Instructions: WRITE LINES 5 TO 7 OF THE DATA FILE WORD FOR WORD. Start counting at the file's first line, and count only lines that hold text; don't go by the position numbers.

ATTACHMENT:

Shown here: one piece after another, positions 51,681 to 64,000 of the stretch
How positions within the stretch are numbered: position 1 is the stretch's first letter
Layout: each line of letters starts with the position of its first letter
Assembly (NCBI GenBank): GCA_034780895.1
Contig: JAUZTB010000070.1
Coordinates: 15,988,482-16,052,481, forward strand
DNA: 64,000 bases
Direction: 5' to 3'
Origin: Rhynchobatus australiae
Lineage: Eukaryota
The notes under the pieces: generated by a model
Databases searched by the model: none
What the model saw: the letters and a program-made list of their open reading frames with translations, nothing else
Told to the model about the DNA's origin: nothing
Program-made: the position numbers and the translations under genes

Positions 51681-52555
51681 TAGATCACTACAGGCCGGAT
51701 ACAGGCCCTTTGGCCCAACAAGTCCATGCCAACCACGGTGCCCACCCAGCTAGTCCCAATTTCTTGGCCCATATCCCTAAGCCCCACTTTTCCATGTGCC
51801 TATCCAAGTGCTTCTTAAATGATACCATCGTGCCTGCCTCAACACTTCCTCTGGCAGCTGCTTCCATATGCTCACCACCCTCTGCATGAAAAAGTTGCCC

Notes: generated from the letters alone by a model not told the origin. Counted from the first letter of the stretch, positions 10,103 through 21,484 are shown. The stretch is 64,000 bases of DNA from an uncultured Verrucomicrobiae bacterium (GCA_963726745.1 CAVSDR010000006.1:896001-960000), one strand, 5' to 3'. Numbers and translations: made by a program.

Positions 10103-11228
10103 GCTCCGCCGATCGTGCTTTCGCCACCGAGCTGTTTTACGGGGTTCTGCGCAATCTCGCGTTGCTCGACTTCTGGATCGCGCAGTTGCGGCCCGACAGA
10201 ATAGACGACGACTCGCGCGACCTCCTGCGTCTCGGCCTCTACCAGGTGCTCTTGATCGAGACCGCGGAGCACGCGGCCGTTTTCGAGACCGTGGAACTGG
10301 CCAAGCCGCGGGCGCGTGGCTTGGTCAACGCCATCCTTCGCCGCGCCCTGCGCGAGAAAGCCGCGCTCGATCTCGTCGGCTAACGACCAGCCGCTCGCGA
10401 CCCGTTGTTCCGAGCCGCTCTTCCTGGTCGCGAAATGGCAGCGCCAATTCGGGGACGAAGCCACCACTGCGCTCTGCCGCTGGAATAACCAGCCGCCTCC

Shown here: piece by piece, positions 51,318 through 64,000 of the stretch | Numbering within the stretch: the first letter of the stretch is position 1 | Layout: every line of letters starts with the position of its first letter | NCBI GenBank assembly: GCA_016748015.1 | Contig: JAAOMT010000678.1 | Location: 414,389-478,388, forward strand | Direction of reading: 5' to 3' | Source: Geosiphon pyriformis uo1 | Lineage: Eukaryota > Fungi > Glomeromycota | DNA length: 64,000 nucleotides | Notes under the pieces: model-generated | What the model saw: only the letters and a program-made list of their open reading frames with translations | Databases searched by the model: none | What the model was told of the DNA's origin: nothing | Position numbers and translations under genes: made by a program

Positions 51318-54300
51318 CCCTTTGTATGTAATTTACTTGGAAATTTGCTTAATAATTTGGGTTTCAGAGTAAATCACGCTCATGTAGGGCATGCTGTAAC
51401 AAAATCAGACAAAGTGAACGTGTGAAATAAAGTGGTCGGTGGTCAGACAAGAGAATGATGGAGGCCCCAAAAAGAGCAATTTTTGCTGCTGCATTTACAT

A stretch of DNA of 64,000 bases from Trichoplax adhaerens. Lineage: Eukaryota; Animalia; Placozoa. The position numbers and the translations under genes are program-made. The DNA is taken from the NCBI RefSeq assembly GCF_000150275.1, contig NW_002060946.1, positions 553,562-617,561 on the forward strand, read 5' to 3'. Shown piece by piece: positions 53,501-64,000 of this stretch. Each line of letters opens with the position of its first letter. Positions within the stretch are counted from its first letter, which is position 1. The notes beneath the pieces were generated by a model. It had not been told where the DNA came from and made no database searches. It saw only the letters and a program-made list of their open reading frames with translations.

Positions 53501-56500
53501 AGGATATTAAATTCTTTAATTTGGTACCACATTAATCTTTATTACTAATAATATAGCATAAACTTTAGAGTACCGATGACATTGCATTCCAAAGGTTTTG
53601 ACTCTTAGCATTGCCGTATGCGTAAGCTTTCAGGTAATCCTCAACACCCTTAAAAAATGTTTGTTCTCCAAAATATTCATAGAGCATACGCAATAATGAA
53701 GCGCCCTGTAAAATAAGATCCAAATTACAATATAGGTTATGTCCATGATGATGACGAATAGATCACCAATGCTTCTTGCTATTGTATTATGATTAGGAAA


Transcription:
Contig: JAUZTB010000070.1
Coordinates: 15,988,482-16,052,481, forward strand
DNA: 64,000 bases